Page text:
October 28, 2014
Neiman Marcus customers who said a 2013 data breach at the high-end department store chain increased their risk of identity theft and financial fraud do not have standing to sue, a federal judge in Chicago has ruled.
Article III of the U.S. Constitution required the plaintiffs to show actual or imminent, concrete, and particularized injuries to have standing, the judge said.
The plaintiffs argued their increased risk of fraudulent charges, the time and costs of protecting against identity theft, and the loss of control and value of their private information qualified as concrete injuries.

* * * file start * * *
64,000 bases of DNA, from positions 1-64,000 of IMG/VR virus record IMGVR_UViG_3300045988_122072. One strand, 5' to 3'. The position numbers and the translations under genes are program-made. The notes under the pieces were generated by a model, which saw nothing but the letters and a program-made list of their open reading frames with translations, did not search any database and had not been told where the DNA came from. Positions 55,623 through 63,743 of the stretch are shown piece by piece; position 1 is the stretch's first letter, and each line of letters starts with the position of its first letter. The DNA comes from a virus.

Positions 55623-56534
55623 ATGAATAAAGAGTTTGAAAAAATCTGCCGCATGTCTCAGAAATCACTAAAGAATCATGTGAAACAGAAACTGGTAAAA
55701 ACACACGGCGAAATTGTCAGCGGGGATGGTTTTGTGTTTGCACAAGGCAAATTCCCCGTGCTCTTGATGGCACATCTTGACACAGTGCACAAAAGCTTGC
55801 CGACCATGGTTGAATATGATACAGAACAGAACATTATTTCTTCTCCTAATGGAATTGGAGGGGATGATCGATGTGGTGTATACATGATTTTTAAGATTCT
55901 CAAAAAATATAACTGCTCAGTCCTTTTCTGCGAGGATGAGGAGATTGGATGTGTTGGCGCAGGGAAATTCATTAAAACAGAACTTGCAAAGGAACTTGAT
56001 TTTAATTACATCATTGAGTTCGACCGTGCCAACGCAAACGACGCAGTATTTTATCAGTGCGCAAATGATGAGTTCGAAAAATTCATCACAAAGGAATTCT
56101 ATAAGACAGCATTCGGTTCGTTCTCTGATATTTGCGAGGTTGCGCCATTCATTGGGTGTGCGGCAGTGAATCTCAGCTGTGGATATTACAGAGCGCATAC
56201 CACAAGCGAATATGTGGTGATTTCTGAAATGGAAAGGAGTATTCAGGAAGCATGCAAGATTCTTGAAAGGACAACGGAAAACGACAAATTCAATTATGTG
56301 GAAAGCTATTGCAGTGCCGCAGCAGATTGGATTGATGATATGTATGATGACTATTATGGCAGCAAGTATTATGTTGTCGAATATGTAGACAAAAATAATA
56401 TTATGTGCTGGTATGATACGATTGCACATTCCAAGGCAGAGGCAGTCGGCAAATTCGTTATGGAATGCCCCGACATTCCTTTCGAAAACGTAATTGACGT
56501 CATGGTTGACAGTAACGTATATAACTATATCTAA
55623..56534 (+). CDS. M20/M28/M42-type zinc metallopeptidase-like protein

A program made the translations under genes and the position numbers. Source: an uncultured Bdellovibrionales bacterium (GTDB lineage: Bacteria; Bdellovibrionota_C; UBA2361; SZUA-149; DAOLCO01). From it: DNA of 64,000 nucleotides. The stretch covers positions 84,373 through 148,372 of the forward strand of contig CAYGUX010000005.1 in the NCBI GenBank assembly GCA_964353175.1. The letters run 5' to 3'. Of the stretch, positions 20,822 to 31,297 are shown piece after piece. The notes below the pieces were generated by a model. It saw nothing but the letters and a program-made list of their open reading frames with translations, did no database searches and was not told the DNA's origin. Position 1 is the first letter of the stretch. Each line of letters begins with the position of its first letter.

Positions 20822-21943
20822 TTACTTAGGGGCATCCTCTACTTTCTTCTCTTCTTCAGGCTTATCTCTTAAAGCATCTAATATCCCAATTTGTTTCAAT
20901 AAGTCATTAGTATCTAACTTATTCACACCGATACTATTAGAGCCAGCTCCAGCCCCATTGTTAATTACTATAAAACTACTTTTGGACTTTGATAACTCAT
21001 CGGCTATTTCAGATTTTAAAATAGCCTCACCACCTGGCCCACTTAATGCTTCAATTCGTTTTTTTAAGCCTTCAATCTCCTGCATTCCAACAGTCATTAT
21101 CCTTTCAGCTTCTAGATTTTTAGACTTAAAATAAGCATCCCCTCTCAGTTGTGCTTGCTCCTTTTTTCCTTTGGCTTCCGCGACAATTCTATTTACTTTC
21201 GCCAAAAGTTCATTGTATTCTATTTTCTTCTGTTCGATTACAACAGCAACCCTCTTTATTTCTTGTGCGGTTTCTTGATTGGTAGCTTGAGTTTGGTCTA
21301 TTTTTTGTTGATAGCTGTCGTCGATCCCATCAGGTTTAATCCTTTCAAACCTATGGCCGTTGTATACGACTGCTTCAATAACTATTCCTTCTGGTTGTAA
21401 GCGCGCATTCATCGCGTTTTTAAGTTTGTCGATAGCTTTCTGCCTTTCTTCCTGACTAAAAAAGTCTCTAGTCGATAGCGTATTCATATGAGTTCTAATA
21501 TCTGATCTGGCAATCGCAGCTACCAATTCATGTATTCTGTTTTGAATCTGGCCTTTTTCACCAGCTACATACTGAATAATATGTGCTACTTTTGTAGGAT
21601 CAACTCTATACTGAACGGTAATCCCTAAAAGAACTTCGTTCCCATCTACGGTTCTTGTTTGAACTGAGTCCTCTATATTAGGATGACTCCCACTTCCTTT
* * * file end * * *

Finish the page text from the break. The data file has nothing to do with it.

The plaintiffs, however, never alleged they were financially responsible for any unauthorized charges, the judge said, granting Neiman Marcus’ motion to dismiss the case under Federal Rule of Civil Procedure 12(b)(1).
Remijas et al. v. Neiman Marcus Group LLC, No. 14 C 1735, 2014 WL 4627893 (N.D. Ill., E. Div. Sept. 16, 2014).
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Opinion:2014 WL 4627893